Mervyn Ellis
Director - Retail Transactions BNP Paribas Real Estate Ireland
+353 (0) 1 661 1233

As we are all well aware, 2020 is a year that will not be forgotten by anyone for many years. Day to day normalities are no longer, and we are being tested by an inability to do the things that we have previously taken for granted. From an economic point of view, one of the sectors that is facing the biggest challenge is the hospitality sector. Within this sector, there are quite a number of subsectors including hotels, pubs, restaurants, cafes, and leisure.  All of these are without exception severely impacted by the Covid-19 pandemic, with Dublin City Centre appearing to be taking one of the greatest hits.

As of July, hospitality venues that were able to serve a substantial meal were permitted to open to trade.  Capacity at any one table was limited both by number and household, spacing of tables was required and time restraints were placed on customers. While capacity was severely reduced, this permitted a significant amount, if not all, F&B venues to open.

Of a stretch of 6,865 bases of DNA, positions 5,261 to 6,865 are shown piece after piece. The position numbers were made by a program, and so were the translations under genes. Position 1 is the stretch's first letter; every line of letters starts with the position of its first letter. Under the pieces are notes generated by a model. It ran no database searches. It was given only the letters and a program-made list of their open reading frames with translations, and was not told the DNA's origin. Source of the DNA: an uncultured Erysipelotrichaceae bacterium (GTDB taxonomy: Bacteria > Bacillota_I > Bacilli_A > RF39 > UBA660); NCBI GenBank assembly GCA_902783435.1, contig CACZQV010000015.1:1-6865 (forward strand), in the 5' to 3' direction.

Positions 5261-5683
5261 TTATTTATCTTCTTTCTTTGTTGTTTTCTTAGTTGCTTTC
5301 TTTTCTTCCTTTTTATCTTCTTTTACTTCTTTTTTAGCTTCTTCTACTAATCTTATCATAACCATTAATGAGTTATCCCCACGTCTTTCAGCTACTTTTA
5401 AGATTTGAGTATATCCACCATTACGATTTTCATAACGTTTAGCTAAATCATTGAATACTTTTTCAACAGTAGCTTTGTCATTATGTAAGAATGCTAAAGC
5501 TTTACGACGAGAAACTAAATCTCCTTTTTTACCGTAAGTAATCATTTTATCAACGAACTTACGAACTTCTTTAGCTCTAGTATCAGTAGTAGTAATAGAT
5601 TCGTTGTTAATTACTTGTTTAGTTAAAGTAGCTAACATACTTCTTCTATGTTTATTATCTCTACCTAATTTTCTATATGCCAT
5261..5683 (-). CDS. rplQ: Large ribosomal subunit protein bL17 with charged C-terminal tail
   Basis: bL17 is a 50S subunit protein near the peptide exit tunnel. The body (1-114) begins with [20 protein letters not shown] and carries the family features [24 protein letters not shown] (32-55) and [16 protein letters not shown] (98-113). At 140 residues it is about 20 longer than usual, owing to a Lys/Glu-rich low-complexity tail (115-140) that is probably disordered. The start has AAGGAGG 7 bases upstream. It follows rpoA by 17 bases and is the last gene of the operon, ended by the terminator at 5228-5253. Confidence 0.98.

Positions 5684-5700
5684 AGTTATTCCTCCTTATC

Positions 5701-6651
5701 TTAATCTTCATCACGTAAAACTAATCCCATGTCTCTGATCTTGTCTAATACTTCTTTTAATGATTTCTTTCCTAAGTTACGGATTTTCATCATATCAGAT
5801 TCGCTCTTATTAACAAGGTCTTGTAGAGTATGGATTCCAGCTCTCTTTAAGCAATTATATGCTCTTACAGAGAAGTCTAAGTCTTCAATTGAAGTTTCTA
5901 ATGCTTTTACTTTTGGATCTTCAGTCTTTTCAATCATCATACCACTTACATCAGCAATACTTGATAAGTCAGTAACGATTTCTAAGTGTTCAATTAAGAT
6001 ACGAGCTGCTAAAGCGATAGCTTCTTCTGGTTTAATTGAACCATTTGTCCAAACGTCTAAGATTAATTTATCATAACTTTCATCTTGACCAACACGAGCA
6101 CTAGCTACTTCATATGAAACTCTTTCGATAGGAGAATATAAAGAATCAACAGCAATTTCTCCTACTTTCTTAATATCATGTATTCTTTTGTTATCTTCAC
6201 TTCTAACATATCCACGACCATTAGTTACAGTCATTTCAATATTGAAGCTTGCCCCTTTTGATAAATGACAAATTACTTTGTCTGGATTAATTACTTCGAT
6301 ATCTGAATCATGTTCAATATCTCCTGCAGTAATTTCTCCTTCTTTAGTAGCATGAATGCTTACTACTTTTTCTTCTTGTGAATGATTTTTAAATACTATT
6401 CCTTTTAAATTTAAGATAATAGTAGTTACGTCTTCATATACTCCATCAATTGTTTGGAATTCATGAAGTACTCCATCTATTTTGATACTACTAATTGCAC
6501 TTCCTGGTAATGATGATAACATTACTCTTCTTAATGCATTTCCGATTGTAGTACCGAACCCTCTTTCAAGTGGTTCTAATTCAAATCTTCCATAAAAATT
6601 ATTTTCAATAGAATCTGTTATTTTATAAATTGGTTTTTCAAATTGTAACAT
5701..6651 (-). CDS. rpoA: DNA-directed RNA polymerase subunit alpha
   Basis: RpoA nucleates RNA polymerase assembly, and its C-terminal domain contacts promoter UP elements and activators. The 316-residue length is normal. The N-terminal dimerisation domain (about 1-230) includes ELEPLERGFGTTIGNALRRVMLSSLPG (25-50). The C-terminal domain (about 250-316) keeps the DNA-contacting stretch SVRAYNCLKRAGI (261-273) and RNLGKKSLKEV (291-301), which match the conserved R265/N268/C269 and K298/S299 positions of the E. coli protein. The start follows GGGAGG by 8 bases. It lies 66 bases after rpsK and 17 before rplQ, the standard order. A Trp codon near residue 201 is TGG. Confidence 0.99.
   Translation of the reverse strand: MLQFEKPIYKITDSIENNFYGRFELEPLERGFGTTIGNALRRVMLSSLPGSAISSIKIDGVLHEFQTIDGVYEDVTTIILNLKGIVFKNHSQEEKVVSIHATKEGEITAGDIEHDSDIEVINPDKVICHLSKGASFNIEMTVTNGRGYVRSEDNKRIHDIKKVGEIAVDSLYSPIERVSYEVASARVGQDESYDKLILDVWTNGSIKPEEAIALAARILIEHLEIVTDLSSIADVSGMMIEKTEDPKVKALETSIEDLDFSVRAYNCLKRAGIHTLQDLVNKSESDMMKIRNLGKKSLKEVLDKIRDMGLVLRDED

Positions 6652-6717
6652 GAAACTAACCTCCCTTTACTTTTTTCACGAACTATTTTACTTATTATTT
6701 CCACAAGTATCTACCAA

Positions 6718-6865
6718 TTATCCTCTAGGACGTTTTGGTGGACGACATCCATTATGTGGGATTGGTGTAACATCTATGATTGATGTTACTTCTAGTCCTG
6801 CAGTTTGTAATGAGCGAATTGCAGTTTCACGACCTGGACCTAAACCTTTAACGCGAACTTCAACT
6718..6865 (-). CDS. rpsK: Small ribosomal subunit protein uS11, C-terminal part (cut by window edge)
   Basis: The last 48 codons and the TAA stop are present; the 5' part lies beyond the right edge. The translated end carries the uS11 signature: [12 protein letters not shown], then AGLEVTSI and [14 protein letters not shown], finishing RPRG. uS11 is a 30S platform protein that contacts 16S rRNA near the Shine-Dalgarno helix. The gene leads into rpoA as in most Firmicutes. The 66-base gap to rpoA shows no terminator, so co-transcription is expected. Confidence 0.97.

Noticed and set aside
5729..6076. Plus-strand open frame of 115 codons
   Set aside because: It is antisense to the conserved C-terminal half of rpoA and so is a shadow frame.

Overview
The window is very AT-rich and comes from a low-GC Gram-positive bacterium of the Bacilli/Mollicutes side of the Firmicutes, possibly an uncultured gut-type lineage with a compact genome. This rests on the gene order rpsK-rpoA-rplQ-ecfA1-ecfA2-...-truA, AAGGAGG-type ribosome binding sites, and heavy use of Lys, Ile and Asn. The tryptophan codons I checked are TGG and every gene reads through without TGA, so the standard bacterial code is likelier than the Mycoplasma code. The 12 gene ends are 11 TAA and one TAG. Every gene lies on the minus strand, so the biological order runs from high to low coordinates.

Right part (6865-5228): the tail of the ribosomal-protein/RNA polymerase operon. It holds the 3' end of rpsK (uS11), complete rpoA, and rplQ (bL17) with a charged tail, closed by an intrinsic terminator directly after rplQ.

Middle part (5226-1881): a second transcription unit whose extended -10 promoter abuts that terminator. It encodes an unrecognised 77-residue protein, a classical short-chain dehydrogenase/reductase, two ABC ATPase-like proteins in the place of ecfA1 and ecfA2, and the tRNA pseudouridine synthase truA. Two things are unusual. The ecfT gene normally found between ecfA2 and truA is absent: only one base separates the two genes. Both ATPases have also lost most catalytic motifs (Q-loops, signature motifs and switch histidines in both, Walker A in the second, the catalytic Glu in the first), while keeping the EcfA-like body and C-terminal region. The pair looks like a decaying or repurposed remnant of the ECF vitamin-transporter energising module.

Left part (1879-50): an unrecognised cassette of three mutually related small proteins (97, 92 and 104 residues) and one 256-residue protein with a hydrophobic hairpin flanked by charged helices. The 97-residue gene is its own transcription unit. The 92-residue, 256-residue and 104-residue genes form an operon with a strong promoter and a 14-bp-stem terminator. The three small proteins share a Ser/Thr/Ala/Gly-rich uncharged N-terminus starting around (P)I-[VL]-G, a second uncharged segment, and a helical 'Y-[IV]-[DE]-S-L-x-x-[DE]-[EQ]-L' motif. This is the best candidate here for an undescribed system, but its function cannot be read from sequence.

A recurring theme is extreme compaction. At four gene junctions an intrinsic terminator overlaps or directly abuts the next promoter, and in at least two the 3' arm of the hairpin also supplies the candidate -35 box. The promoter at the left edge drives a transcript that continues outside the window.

In the initial roadmap set out by the Government in late June, any bars that did not or could not sell food pre-Covid were unable to open until August.  While Pubs outside Dublin were finally permitted open in late September, the reopening of all Dublin venues was further postponed and it remains unclear when they will be permitted to reopen.

Up until 18th September, when Level 3 restrictions were introduced in Dublin, the hospitality sector was making the most of the situation. Operators were adapting in an effort to maximise turnover through initiatives such as adding any and as much external seating as possible, continuing a delivery / collection service and serving meals to go.  Reduced capacity has undoubtedly had a major impact on profitability but operators were open and trading and carrying on what they do best.  Reports suggest that their loyal customers have been just that, supporting them in these difficult times. The new restrictions changed this with only outdoor dining permitted and strict limits on the number of diners allowed on a premises at any one time.